The Berlina body is a steel unibody, built all in one piece with the chassis. It is entirely welded; there are no bolt-on pieces other than doors, trunk and hood, and bumpers and other trim.
The Berlina shape was a heavy restyle (by Marcello Gandini at Bertone ) of the Giulia sedan of 1962. While the two shapes are generally very similar, all the details are quite different. As far as I know, the only common body elements between the Giulia and the Berlina are the windshield and front door glass.
The body is fairly plain, slab-sided, vertical, and unadorned. Styling features on the very square shell are limited to a sloping nose, flared front wheel arches, an indented Kamm tail, and matching canted sections along the longitudinal edges of the roof and the body. The chamfered corners of the hood and trunk echo this angled shape, and also mimic this same chamfering on the GTV's hood and trunk. The Giulia hood and trunk had square edges. And the longitudinal body sections on the Giulia sides and roof were scalloped, rather than canted. A common adornment on US 2000 Berlinas was riveted-on rubber and chrome side molding, usually placed along the body just above the level of the rear wheelwell.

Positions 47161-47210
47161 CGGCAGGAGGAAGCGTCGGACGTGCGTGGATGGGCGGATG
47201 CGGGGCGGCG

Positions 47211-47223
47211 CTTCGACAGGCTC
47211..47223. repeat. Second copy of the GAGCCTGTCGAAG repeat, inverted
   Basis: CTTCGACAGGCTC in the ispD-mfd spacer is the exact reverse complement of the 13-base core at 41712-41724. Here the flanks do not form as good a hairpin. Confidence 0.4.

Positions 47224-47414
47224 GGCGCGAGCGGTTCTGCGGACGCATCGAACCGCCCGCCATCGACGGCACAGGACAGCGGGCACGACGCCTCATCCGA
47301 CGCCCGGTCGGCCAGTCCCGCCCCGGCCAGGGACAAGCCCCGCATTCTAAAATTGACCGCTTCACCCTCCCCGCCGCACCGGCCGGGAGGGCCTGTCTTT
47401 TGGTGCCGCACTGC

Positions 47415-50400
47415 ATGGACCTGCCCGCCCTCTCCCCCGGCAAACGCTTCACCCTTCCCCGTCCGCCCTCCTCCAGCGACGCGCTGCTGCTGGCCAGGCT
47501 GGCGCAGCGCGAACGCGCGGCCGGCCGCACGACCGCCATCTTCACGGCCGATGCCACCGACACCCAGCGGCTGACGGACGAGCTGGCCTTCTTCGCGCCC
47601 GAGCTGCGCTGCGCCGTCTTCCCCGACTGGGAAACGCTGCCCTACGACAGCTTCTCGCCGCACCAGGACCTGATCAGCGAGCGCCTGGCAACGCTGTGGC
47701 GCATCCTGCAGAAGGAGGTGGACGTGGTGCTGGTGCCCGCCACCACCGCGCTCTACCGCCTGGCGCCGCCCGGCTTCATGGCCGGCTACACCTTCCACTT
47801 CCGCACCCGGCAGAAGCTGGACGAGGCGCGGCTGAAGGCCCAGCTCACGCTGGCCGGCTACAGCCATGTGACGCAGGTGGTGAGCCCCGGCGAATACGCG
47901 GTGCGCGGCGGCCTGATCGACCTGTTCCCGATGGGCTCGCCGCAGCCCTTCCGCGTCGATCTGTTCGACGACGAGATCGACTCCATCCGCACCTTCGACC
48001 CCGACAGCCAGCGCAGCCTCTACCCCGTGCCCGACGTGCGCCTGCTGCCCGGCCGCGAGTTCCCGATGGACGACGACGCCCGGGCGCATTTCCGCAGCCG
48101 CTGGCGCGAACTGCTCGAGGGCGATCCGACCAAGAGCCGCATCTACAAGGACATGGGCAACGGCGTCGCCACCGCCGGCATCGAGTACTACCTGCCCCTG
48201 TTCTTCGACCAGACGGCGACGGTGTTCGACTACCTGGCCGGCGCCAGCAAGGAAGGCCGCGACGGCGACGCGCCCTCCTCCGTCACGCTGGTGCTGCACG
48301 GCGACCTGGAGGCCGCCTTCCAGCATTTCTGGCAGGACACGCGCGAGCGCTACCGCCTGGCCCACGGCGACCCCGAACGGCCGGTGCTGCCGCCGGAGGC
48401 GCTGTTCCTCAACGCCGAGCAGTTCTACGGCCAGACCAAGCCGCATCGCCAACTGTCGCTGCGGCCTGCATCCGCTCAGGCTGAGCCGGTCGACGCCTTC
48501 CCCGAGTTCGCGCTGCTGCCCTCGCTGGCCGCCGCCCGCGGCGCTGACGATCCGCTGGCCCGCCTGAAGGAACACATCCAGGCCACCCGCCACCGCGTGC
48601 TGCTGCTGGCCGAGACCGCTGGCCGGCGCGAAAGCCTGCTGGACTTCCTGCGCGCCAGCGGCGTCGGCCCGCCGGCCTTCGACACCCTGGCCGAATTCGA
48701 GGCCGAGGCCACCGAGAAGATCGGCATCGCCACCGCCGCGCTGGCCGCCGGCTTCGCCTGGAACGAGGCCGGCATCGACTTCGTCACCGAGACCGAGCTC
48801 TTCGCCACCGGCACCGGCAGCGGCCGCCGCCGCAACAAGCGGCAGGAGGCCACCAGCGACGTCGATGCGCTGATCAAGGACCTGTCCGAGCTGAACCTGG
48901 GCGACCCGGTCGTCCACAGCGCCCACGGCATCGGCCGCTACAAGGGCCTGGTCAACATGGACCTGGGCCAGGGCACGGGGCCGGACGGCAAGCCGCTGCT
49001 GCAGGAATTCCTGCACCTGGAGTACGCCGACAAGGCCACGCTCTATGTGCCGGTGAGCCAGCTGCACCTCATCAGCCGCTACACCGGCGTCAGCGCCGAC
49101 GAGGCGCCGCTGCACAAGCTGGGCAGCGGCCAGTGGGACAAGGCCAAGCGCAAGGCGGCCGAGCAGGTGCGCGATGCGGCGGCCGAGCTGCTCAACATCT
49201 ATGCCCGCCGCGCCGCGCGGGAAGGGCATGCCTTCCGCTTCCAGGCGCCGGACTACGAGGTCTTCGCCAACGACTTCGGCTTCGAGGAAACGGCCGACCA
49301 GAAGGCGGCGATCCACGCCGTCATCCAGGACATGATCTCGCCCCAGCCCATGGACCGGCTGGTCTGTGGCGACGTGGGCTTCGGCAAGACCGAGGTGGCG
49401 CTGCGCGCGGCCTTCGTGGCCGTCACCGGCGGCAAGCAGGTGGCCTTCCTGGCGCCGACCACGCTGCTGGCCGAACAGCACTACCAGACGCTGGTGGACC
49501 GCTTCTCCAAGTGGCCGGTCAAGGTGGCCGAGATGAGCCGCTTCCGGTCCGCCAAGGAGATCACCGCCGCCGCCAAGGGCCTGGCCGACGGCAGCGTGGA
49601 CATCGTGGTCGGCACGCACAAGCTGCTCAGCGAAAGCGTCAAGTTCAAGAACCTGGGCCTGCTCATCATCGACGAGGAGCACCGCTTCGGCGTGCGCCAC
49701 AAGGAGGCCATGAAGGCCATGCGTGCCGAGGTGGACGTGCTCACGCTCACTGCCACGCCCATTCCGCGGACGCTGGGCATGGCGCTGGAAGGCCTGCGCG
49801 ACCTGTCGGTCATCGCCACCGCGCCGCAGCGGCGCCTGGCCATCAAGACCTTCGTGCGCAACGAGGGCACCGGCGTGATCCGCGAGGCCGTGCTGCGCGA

The Berlina hood is hinged at the front, opening from the rear. This matches the GTV and Spider hood. It has one hood latch on either side (both operated by the same cable from the hood release handle), and torsion bar springs and a heavy stay rod to hold it open. There are small plastic emergency hood release cables routed through the firewall near the right side of the heater unit under the dashboard. The Giulia hood had been hinged at the rear, opening from the front, and had a spring-loaded tubular prop.
The Berlina windows are large. The windshield (identical, or close to, depending on the year, the Giulia sedan windshield) is fairly vertical and wraps around to the sides. 1969 US windshields (and all year non-US windshields) are held in by a rubber gasket; 1971 and later US windshields are glued in. The two types of windshields each have different trim. The side windows are flat, though canted in a little. The front windows and vent windows are the same as on the Giulia sedan. The rear door windows are noticeably longer than the Giulia rear windows, and roll down into the doors only about 2/3 of the way, due to the intrusion of the wheel-well.
The rear window wraps around more than is apparent at first glance, though not nearly as much as the Giulia rear window. The rear window is held in by a rubber gasket with bright trim. 2000 cars came equipped with a grid defroster on the rear window.
Berlinas were available in a variety of colors, though the most common colors still around are metallic olive, maroon, white, and dark blue.
Copyright © 1997 by Andrew D. Watry
Questions or Comments? Email Me